There was nothing to be done for it.

The Protector was not here, and our prayers echoed in the marble halls of his celestial palace, unheard.

What few of us managed to escape could only watch the fires, hear their taunts, witness their butchering of our dead, and cry futile tears of anger as we swallowed our screams and sobs to preserve our own lives.

Save one. She was off in the woods, alone, before a small fire, invoking things we’d accused her of consorting with, mating with, and making sacrifices of our livestock, and the unwanted born out of covenant, conceived in the darkness of disloyal, unholy lust that spread like a plague among us, to give the Other soldiers for his demonic army.

We’d done all we could to burn her, purge her from our midst, cleanse her, and turn her to the Protector, but she only pretended at piety, though she pretended well.

I alone saw her sacrificial fire, saw her arms raised with the writhing form in her hands, saw her sweaty skin shining with the amber glow of tallow candles, dancing as she summoned, eyes closed, lips fervently whispering vile promises of servitude.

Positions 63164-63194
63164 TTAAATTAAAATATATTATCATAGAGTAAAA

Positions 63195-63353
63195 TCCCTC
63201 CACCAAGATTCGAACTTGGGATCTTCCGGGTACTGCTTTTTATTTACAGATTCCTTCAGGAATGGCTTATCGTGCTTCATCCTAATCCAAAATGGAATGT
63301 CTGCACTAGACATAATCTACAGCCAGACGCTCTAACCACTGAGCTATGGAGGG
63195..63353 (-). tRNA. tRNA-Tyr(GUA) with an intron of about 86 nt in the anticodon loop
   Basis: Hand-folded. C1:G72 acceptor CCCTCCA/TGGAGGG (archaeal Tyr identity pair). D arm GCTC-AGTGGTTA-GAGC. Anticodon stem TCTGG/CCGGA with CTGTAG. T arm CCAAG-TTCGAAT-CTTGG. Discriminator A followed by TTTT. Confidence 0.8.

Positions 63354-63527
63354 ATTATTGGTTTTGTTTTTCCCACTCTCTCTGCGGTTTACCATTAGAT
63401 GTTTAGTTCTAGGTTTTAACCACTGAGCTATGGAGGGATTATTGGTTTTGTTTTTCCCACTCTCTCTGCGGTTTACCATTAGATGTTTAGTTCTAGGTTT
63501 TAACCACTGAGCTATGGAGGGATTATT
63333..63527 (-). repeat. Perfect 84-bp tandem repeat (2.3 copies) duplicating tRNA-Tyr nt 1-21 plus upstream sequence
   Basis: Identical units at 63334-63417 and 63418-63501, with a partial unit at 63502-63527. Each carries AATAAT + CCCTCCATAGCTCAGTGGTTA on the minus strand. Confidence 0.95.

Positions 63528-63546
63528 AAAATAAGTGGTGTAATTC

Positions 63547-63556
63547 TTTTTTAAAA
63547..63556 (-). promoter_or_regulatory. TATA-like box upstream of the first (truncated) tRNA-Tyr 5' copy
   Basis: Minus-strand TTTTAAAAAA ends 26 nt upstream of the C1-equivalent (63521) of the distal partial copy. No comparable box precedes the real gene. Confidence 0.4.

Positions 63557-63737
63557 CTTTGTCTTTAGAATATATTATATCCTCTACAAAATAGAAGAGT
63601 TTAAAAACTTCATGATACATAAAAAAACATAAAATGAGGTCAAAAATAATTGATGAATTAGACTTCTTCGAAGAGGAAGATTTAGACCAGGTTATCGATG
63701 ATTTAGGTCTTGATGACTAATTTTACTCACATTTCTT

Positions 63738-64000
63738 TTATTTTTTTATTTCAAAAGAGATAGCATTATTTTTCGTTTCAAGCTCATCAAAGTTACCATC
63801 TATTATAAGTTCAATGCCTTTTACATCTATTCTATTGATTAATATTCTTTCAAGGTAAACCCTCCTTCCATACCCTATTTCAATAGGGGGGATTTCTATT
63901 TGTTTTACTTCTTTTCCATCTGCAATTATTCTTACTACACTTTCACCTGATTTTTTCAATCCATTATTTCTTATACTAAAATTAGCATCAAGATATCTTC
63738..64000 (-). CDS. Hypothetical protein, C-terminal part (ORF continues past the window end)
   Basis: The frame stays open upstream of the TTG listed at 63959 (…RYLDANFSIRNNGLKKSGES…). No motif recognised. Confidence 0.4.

I couldn’t turn away.

She fell to her knees, and put her arms into the flames up to her elbows.

The fire flared like a meteor striking the sun, and puffed and roiled over her bowed head, consuming what she had but moments ago placed inside of it.

Her arms came back unscathed.

One by one, the skins of our enemies dropped like sacks of muddy sand, the layers beneath exposed to the damage they inflicted in ways they’d not anticipated.

Their flayed forms issued terrified screams, and the remnants of our forces laid into them with renewed fervor, butchering them before they collapsed, offering no more resistance than spring lambs.

She sensed my eyes, and turned. Her own visage now filled me with revulsion, where before she’d stirred me against my will.

Within my mind, her voice was the raspy whisper of the serpent who’d made an enemy of his creator.

“The heavens are empty now.”

The stars flickered, their power waning, and a sudden downpour of cold rain and ice crystals coated all with a hoary frost that yet steamed from the heated residue of the flames it extinguished.

I looked at her again, and she nodded once, fading from view.

I felt the blade at my own heart, and closed my eyes, and followed her into the void.